Tougher to wrestle with for my chocolate sellers has been the acquisition of a Registro Sanitario (Health Certificate).  This document is required for all food producers (save those whose products will be consumed within 48 hours of creation, e.g. fresh bread) in order to be permitted to sell in supermarkets and other “official” channels.  Until a business has that, they can only sell to private clients via direct order or participate in public fairs.  Obviously then, getting a Registro Sanitario is a huge potential boost to a business’s sales.  The problem is that in practice here, it basically operates as a government money grab, with the cost of attaining one (and a different Registro is nominally required for each product and flavor a busines sells) prohibitive to most small-businesses, and never mind the questionable enforcement and validity.  (Production site is apparently not checked, and the analysis of products for bacteria is conducted on whatever samples the aspirant sends to an endorsed lab — I reckon they don’t even know if what you send is your own product!)

In what may be my potentially biggest triumph since getting here, last week Technoserve was able to link my entrepreneurs up with a source of funding to receive their first Registros Sanitarios.  My clients compiled their samples and they have been sent off to Lima for analysis.  I am now waiting with fingers crossed in the hopes that Yliana did not sneeze all over her bombones, and that the Warmitech women didn’t let any stray hair fall in their chocotejas.  We should hear back shortly after Christmas — wish us luck!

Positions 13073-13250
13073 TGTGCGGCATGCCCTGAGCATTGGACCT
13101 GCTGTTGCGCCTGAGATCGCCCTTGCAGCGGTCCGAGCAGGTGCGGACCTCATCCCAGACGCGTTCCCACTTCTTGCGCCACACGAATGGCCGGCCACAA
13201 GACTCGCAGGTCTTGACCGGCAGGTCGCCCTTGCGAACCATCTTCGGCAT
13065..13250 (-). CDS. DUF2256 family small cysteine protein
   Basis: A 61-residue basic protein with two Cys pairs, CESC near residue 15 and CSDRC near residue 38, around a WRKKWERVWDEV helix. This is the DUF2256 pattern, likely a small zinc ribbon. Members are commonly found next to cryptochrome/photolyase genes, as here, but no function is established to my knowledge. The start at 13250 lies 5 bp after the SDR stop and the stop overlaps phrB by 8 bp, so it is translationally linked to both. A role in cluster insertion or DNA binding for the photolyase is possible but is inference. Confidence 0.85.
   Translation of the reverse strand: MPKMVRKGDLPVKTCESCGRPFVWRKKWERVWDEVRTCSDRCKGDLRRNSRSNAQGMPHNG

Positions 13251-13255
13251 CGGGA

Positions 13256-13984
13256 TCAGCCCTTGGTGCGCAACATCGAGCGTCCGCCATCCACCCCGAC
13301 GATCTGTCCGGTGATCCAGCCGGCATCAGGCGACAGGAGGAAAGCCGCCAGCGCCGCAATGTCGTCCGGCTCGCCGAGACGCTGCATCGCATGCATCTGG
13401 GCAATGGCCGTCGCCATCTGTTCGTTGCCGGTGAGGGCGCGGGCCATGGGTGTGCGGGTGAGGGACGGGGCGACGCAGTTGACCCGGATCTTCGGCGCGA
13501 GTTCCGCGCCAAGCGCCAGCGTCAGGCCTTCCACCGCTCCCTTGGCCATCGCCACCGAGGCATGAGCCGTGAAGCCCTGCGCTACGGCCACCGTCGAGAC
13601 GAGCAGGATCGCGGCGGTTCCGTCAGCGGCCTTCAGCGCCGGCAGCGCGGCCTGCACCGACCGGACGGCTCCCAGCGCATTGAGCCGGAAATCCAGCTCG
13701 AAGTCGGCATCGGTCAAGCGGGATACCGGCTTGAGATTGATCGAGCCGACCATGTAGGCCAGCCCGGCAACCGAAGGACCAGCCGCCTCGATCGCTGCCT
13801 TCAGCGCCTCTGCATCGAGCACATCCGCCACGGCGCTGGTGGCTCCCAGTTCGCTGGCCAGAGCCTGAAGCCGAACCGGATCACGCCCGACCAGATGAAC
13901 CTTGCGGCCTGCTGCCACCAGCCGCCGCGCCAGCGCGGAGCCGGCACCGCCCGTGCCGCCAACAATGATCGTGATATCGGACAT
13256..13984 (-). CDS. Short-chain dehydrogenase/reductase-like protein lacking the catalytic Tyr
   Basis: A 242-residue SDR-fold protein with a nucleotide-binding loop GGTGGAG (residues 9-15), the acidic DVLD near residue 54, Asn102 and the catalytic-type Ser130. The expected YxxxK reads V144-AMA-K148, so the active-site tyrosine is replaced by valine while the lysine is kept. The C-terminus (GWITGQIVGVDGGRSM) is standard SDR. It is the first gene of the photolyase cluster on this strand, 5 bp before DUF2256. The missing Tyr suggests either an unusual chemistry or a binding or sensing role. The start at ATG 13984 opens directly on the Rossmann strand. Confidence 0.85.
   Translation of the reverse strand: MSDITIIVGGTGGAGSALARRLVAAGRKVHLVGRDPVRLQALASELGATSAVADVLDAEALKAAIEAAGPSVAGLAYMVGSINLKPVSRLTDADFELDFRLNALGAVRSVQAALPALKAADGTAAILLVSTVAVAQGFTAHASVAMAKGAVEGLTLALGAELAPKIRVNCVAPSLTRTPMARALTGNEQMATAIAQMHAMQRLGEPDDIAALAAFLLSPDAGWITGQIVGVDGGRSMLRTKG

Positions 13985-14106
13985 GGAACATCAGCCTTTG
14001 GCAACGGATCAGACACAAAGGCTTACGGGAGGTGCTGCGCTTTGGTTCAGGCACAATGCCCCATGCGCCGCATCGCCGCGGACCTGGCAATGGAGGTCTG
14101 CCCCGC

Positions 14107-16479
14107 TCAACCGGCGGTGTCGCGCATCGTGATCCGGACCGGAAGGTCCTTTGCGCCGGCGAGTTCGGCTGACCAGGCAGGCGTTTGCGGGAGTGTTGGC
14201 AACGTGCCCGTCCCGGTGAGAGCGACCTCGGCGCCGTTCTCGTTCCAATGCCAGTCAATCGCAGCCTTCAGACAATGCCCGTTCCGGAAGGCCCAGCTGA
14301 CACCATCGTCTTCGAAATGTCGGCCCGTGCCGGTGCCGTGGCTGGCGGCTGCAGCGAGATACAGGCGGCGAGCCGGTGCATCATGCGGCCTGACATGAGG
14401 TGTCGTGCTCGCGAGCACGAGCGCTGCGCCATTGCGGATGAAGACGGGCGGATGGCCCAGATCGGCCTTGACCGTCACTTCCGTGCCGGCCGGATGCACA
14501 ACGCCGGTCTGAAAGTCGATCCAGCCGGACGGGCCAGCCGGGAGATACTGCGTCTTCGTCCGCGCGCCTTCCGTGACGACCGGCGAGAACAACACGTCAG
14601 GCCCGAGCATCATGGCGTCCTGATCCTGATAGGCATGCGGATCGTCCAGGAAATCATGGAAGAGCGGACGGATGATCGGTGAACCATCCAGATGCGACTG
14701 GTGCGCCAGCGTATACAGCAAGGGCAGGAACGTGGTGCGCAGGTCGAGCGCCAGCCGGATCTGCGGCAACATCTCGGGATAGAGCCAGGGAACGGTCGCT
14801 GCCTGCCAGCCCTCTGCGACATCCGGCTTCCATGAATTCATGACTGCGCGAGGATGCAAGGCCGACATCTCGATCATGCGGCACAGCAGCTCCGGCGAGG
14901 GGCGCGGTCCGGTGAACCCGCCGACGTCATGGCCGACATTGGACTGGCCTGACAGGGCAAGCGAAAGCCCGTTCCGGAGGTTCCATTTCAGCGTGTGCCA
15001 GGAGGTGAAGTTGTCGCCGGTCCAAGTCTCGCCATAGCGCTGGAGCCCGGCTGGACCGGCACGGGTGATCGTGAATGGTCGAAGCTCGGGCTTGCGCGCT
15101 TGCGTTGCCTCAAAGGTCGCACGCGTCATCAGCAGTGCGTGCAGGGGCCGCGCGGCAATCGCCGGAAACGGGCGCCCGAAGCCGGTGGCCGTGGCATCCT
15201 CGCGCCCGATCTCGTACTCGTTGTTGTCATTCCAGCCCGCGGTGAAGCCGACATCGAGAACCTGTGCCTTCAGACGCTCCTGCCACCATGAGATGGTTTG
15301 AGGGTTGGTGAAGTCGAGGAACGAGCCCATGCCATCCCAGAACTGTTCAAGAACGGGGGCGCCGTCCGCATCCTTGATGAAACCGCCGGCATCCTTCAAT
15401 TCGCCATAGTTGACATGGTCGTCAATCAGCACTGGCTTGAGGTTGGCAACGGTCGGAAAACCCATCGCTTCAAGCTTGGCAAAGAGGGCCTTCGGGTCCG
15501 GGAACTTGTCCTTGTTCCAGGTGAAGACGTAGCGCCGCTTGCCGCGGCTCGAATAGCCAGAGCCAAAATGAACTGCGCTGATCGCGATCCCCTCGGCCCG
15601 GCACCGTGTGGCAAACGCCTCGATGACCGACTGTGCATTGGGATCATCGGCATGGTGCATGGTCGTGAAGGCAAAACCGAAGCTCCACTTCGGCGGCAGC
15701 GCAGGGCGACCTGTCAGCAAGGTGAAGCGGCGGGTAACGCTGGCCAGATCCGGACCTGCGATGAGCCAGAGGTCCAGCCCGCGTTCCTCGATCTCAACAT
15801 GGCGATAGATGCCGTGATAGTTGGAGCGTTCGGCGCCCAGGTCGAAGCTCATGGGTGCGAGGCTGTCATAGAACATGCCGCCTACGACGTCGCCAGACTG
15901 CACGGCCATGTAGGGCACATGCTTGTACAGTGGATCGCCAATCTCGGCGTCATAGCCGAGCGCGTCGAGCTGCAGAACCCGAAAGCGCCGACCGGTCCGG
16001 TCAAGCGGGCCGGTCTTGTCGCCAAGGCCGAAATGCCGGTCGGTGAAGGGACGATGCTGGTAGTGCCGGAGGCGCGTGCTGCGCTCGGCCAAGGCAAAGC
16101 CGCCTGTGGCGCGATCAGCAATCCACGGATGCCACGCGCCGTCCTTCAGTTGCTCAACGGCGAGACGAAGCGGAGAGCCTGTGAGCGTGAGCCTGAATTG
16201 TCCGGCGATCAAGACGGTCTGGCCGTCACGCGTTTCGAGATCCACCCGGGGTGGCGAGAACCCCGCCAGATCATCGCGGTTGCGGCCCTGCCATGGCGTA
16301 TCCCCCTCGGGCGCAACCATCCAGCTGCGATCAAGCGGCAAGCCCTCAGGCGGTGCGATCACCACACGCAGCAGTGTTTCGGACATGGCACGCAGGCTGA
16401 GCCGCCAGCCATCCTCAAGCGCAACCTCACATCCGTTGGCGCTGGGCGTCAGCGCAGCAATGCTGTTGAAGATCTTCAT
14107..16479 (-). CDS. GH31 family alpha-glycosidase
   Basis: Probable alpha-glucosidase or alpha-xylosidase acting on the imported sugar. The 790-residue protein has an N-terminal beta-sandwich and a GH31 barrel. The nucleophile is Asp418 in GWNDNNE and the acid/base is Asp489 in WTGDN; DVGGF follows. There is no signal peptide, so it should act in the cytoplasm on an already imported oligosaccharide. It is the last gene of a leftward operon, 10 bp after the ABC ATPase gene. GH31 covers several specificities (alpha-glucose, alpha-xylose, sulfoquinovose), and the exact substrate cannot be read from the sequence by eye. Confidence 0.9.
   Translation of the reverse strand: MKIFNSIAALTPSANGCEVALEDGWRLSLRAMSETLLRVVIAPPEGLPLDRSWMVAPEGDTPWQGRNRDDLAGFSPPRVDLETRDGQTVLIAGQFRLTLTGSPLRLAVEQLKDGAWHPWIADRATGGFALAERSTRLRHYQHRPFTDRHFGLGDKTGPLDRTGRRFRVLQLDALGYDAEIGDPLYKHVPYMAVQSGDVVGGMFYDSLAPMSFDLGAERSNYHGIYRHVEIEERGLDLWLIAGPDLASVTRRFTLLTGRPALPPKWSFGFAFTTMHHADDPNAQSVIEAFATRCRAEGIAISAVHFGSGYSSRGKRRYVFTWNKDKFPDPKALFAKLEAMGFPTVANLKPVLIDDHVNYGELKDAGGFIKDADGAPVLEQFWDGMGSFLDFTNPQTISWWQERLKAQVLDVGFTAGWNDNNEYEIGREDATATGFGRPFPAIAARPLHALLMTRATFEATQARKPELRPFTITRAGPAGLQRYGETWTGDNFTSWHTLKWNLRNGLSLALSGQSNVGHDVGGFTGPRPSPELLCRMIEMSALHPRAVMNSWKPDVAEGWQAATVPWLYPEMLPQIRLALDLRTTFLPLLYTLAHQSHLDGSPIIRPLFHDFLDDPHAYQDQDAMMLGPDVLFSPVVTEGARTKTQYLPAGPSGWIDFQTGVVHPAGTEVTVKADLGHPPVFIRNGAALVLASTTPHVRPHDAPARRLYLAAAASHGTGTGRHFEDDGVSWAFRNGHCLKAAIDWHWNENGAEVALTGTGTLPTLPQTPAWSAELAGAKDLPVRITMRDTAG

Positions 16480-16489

7 Responses to “Consultor de Negocios”

  1. jen December 21, 2011 at 8:09 pm #

    or option c: your saliva drooled all over the samples …. 😉

    nice work jay!

  2. Andrew T December 21, 2011 at 9:18 pm #

    Good luck! By the way “Warmitech” is an awesome name.

  3. Ben December 22, 2011 at 7:35 am #

    The name would be more awesome as “Varmit”

  4. Peli December 22, 2011 at 7:41 am #

    Thats pretty awesome, jay. You know where to send samples…

  5. nj December 22, 2011 at 12:31 pm #

    1. ‘Handicapped’ is an offensive term. Please use the word ‘disabled’ instead.
    2. What’s with the overuse of exclamation points? Are you on ayahuasca?
    3. I hope “Hella Legit International Courier Service” works well for you. I also expect a free box of chocolates as a thank you for recommending them to you.

  6. mshofnos December 22, 2011 at 6:04 pm #

    For some reason, I feel like this is your last blog post that will be written in English.

  7. armandine bonnard December 22, 2011 at 6:30 pm #

    I totally read that post !!!! ahha , I guess every good rule has an exception… , the funnies thing is that I am the ONLY one who could call you out on some details….

    Here all is great!.